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Riots erupt in Uganda for third day

  • Story Highlights
  • Local media put death toll from riots at 13, CNN unable to confirm figure
  • Violence flared Thursday after government imposed travel ban on Buganda king
  • Witnesses say young Bagandans burned tires, cars and looted stores
  • Tension between splintered kingdom and Uganda's president has been on rise
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KAMPALA, Uganda (CNN) -- Gunshots rang out in Uganda's capital Saturday in a fresh burst of unrest after loyalists of a traditional kingdom battled with government forces for a third day.

A man tries to put out a fire set in the streets of the Kasubi suburb Friday during sectarian violence.

Residents of the Kasubi suburb, west of Kampala, try to flee from violence as a soldier takes photos.

Local media reports put the death toll at 13 since the rioting started, but attempts by CNN to confirm with local authorities were unsuccessful.

An uneasy calm had swept over Kampala early in the day as police and the army patrolled the city in military convoys. By midafternoon, witnesses reported gunshots and isolated cases of riots.

The unrest Saturday started after rumors circulated by text messages that the king of the Buganda kingdom had been detained, said Judith Nabakooba, a police spokeswoman.

But a Buganda kingdom official refuted the rumor.

"It is not true -- the king has not been arrested, " David Mpanga said.

Tensions between the Buganda kingdom -- headed by King Ronald Mutebi II -- and President Yoweri Museveni have intensified in recent years.

The two sides spar over land, sovereignty and political power. Kings in the east African nation are limited to a ceremonial role overseeing traditional and cultural affairs.

Museveni has accused the Buganda kingdom, which is made of of Bagandans, of receiving foreign funding to carry out a hate campaign against the government. Bagandans are the dominant ethnicity and one of four ancient kingdoms in the nation.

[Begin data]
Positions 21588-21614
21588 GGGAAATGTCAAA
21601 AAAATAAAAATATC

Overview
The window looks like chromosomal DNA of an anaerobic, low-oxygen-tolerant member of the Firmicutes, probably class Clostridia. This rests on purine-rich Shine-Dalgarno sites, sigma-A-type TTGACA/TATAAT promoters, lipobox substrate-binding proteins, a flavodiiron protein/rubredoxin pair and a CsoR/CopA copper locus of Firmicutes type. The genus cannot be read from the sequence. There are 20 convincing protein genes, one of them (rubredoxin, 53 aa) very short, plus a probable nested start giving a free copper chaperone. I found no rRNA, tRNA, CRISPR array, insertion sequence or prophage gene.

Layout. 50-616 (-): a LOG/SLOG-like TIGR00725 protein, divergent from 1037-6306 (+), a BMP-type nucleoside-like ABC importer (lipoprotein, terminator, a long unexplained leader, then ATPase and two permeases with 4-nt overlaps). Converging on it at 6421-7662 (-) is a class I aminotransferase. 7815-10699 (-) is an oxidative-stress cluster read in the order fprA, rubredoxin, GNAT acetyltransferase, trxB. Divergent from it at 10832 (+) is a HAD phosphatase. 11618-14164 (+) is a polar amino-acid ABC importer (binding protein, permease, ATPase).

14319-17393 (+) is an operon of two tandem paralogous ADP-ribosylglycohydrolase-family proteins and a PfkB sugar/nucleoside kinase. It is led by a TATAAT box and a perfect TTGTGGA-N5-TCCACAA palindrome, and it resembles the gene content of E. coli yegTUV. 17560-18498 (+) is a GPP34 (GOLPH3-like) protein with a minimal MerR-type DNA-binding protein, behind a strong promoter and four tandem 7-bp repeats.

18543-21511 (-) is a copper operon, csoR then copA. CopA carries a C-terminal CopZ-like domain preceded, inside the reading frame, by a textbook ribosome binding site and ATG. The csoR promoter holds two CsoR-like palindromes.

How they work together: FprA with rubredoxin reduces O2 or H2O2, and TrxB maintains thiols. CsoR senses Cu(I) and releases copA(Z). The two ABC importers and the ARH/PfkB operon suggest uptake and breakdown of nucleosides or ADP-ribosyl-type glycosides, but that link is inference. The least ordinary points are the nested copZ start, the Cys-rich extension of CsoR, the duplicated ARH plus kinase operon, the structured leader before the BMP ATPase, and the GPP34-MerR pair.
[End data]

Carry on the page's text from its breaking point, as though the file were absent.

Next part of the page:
Violence flared Thursday when the government said it would not allow the Buganda king to travel to an area inhabited by a renegade rival group.

The president said he tried to contact the king to discuss the issue as "mature people," but he could not reach him by phone.

After the travel ban, young Bagandans took the streets, stealing ammunition from a police station and confronting officers, whom they accused of harassment.

Police and army officers were injured, and at least four people were killed, the nation's police chief, Maj. Gen. Kale Kayihura said Friday.

Rioters also burned tires and cars, set buildings on fire and looted stores, according to witnesses.

The streets in the capital were strewn with debris Saturday, including torched cars and burned tires. "Soldiers are walking in a single file, waiting for rioters and ready to confront them," said Allan Mugabi, a resident of Kampala.

Journalist Samson Ntale contributed to this report

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